Most adults know that they ought to have a Will in place, not least to ensure their loved ones are protected should they die. For parents the importance is even greater as decisions need to be made with regards to their children’s care and upbringing. But, despite this, around 70% of parents with children under the age of 18 don’t have a Will.
This webpage will provide a brief summary of what will happen to your estate if you die without making a Will. The rules which apply to England and Wales are known as the “Rules of Intestacy” (the position is different in Scotland and Northern Ireland). However, any assets that are owned jointly (such as a bank account) will usually pass to the surviving joint owner on the death of one joint owner under the rules of survivorship, although the situation regarding a house will depend upon the exact nature of the joint ownership.
The rules of intestacy are as follows:
If you are married or in a registered civil partnership and die
- with or without children, with an estate valued at less than £250,000 then it will pass in full to your spouse or civil partner.
- with children and your estate is £250,000 or over then your spouse will receive your personal possessions plus the first £250,000 of your estate plus a life interest in half the remainder. Your children will receive the balance in equal shares.
- without children and your estate is £250,000 or over then your spouse will receive your personal possessions plus the first £450,000 of your estate, together with half the remainder. Your parents will receive the balance. If you have no parents who are alive, then your brothers and sisters will share the balance. If you have no parents or brothers and sisters, then half brothers and sisters will share the balance.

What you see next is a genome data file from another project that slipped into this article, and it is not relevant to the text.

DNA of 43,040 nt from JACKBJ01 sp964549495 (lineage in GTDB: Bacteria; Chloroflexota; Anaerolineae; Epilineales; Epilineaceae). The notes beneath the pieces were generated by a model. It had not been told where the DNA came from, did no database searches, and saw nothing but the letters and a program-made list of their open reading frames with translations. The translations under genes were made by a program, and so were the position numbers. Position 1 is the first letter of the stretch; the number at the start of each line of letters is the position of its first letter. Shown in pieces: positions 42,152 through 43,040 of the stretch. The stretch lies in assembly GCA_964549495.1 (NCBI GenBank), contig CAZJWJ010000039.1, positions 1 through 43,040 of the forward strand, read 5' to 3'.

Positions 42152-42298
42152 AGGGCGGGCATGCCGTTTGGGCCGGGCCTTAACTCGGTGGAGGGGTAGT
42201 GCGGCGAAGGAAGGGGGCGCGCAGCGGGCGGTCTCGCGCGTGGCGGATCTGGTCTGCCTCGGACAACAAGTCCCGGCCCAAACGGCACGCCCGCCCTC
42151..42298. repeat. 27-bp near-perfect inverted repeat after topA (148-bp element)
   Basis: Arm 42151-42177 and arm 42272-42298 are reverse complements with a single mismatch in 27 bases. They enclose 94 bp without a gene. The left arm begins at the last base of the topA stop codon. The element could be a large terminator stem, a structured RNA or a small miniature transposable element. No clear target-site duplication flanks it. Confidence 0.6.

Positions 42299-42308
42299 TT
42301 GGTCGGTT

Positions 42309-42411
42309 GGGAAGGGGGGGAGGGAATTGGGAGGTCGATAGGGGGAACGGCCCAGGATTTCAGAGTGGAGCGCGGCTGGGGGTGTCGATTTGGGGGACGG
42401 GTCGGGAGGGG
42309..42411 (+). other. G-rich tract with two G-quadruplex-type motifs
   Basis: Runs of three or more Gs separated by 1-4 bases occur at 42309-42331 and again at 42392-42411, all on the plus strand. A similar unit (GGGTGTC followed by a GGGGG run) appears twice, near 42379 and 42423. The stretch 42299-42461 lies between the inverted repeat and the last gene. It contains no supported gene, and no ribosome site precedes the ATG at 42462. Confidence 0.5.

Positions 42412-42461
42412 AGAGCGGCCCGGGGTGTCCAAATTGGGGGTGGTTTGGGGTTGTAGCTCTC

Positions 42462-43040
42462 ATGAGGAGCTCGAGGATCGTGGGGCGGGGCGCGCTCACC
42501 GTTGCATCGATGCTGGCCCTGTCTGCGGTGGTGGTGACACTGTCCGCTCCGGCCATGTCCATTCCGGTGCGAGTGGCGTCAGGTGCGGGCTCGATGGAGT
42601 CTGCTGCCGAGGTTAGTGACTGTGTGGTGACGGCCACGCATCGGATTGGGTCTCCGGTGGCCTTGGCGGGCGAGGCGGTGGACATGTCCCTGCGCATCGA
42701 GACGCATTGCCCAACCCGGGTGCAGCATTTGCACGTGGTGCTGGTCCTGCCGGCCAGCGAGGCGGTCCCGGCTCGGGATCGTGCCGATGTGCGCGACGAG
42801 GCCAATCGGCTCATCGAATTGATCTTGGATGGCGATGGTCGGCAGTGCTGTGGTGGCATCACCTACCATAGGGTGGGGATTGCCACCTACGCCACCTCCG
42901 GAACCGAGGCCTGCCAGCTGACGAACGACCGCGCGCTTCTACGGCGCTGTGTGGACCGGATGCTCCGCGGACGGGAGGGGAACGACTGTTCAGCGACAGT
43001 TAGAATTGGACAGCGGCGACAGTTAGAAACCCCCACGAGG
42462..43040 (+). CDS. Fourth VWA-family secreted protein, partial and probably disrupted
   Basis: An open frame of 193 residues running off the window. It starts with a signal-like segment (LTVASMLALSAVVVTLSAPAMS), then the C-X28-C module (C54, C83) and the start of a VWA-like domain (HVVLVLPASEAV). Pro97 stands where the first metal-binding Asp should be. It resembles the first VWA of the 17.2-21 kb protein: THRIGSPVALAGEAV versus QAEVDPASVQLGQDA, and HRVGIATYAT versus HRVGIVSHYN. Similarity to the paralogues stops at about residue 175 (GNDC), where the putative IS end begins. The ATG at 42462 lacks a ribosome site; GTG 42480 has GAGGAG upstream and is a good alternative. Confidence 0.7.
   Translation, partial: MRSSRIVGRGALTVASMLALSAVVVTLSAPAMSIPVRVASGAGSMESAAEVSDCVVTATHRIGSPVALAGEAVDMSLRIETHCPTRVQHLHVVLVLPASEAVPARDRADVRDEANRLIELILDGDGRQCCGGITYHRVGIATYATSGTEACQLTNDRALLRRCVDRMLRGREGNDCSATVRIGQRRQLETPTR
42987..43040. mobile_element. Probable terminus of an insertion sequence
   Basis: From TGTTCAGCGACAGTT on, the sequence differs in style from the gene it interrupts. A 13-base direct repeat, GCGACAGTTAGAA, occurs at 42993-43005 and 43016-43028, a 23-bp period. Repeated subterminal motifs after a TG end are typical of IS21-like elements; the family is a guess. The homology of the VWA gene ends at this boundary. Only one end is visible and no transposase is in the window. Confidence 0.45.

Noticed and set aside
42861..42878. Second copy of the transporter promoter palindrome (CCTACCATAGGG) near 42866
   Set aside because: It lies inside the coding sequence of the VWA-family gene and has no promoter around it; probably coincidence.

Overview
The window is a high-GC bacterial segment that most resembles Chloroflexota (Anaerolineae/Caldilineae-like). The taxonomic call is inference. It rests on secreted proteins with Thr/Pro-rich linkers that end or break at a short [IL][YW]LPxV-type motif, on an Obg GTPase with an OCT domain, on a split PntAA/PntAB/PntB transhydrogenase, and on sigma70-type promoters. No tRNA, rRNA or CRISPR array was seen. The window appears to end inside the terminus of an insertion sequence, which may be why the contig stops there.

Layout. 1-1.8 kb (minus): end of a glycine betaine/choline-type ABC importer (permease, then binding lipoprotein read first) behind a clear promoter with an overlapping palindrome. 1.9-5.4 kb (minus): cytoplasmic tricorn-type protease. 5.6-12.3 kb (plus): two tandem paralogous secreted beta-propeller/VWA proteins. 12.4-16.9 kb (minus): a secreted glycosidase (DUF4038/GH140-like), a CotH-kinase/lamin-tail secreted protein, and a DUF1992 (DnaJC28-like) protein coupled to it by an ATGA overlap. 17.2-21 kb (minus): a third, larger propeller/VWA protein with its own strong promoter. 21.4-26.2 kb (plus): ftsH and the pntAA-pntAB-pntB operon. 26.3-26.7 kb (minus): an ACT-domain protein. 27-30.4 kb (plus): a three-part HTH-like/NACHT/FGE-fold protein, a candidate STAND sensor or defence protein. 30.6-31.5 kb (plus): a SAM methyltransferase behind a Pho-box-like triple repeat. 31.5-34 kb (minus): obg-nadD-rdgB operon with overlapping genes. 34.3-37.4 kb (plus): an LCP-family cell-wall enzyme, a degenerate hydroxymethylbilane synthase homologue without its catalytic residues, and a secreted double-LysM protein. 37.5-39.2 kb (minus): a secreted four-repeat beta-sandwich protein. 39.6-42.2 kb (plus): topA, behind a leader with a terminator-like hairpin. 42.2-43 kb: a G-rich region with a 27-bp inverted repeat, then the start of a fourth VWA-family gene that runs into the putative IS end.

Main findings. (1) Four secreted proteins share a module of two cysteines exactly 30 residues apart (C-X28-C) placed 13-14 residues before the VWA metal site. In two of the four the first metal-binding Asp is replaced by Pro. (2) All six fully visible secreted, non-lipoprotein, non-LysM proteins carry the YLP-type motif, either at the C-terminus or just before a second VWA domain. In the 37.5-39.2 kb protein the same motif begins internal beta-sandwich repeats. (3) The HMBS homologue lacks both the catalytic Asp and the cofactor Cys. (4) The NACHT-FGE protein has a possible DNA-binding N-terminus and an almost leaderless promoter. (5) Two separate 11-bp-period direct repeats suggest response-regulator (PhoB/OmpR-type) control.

- with no children, parents or brothers and sisters then your entire estate will pass to your spouse or civil partner.
If you are un-married and
- have children, then your estate will be divided equally between them. If you have no surviving children but have grandchildren, then your estate will be divided equally between all your grandchildren.
- have no children or grandchildren, then your estate will be divided equally between your parents. If you have no surviving parents then your estate will be divided equally between your brothers and sisters. If you have no parents or brothers or sisters then your half brothers and sisters will share your estate.
- have no surviving parents, brothers or sisters, half brothers or sisters, then your estate will be divided equally between your grandparents. Failing this, your estate will be divided equally between your uncles and aunts. If you have no uncles or aunts then your estate will be divided equally between half uncles and aunts.
- are not survived by any parents, brothers, sisters, grandparents, uncles or aunts or half uncles or aunts, your estate will pass to the Crown.
It is important to remember that if any of your children have died before you leaving children of their own (i.e. your grandchildren), then they will be entitled to take between them the share that their mother or father would have taken had he or she still been alive.
This also applies to any of your brothers and sisters, uncles and aunts, who have died before you but have surviving children. As with grandchildren, they would share their deceased parent’s portion equally between them.
Getting confused yet?
Here is a fictitious case example to help you understand.
Martin is a widower aged 86 and he died without making a Will. Martin had four children, Catherine, Philippa, Hannah, and Sarah.
The eldest three children were all alive when Martin passed away, but his youngest child (Sarah) died when she was in his early fifties, leaving two sons – Andy and Dan. Andy sadly passed away in his twenties leaving behind a young daughter named Stella.
Martin’s estate is divided into four equal shares. Catherine, Philippa and Hannah each get one share. The other share (which would have gone to Sarah if she was still alive) is divided into two equal shares: Dan gets one share, and the other share (which would have gone to Andy if he was still alive), passes to Stella when she reaches eighteen.
If you are ever in any doubt about who will inherit, you should seek legal advice.
To avoid leaving problems behind for your loved ones then make a Will!
Source: Flint Bishop Solicitors.